Texas Instruments DLP Blog Features Jorge Moguel of DLi
The Texas Instruments Enlightened blog is the company’s official blog for DLP® technology. Recently, a piece by Jorge Moguel of DLi discussing a few special projects was featured on the blog. Read below for the full story!
DLi develops microscopic molecular solution using DLP technology
by Jorge Moguel, Executive Vice President at Digital Light Innovations
Scientists are constantly looking for new ways to understand more about the smallest underpinnings of life. Visualizing things like molecular changes in neural brain cells, however, requires very specialized equipment that often doesn’t even exist yet.
At Digital Light Innovations (DLi), this is where we come in. When researchers at NYU’s Pesaran Lab reached out to us with an idea for a new piece of equipment, we worked with them for more than a year to develop a microscopy solution that illuminates and captures never-before-seen molecular interactions. First, we educated them on DLP® technology and discussed which optical system and features would work best to achieve their goals. We then prototyped portions of the system and evaluated the system with researchers before delivering what we call a “CELscope system” based on our CEL5500 Compact Embeddable Light Engine.
The NYU project is just one example in academia. At the University of California in Berkeley, we recently helped a team of researchers better understand the neural basis of perception.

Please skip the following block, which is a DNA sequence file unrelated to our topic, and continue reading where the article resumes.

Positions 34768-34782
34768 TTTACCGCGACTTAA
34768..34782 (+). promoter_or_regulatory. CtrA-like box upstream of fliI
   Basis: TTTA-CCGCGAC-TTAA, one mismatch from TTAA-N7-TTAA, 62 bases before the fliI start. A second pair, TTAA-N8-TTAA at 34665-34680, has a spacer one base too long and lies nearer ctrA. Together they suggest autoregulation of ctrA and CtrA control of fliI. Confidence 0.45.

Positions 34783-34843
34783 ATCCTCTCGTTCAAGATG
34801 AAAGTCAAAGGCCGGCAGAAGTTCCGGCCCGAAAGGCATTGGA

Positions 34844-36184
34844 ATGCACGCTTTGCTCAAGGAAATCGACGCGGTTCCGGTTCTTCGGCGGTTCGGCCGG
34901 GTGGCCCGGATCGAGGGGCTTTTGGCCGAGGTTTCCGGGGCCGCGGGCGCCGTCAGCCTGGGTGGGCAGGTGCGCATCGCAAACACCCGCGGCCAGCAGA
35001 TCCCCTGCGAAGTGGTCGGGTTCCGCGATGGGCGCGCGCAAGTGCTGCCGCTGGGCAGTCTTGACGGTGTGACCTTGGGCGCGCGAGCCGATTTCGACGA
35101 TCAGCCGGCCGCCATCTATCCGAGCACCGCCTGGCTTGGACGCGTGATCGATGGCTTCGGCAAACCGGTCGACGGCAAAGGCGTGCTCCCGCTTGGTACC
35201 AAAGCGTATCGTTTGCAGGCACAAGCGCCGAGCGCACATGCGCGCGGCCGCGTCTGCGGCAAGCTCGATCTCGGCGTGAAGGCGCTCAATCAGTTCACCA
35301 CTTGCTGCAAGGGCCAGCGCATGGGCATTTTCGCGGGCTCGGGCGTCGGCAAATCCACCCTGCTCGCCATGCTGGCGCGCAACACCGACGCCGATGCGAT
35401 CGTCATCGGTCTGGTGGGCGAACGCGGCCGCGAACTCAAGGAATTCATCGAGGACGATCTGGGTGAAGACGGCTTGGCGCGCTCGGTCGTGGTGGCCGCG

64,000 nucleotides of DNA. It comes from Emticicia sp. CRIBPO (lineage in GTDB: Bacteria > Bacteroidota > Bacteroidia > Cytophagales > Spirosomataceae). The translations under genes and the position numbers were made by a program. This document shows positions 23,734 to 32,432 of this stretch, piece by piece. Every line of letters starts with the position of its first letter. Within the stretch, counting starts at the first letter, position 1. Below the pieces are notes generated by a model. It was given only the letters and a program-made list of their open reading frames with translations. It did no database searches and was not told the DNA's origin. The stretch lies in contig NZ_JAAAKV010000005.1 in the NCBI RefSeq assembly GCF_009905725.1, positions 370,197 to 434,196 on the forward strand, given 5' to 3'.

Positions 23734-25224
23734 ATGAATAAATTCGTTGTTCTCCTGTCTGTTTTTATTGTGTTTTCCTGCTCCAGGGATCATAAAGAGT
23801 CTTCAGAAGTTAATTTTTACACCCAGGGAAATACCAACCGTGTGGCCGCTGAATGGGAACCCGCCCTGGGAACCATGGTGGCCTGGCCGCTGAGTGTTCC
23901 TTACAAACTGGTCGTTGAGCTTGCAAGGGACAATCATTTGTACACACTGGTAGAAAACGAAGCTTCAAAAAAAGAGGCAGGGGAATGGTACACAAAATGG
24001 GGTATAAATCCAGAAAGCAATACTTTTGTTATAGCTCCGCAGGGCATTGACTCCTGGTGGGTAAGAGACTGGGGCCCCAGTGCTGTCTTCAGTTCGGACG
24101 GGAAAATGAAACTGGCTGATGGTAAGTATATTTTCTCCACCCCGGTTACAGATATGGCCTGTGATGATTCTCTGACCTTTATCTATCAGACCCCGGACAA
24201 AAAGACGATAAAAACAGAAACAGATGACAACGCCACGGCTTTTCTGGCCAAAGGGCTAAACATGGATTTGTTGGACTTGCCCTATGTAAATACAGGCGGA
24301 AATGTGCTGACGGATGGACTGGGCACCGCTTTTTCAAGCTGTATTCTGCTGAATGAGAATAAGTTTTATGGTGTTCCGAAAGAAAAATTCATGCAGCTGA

DLP advanced light control capabilities allow us to help customers in a variety of industries, from healthcare to agriculture to lithography and 3D printing. We’re using a spectroscopy solution to help the U.S. Department of Agriculture with a new method to automate food inspection.
Making an impact with precision and control
At NYU for example, light source flexibility was something required by researchers who needed different light wavelengths for their projects. DLP technology allowed them to use either LED or laser light in order to accommodate multiple illumination and wavelength options.
Speed is another important factor I hear about from many customers – and not just the accelerated time to market with our development kits that gets proof of concepts up and running. I’m also talking about the switching speed of the DLP chips. In microscopy, for example, we’re able to capture images at thousands of frames per second thanks to the MEMS technology used in DLP Products. This means we’re limited only by the speed of the camera. And we’re doing this with a remarkable level of precision that delivers pixel sizes as small as 2.5 microns.
Collaboration brings a bright future collaboration
DLi has been helping innovators realize their ideas using DLP technology for more than 12 years and continues to be part of TI’s DLP Design Network. We offer a full range of products and have the engineering expertise to design DLP technology-based solutions for those trying out a new concept or for those ready to ramp to production.
In some small way, I really believe that DLP technology and DLi together are contributing to the betterment of humanity by helping to enable groundbreaking discoveries around the world.
With so many other applications coming to light these days – microscopy, spectroscopy, machine vision and more – I am excited for what the future holds.”
To view the original post on the Texas Instruments E2E blog, visit: https://e2e.ti.com/blogs_/b/enlightened/archive/2016/09/20/dli-develops-microscopic-molecular-solution-using-dlp-technology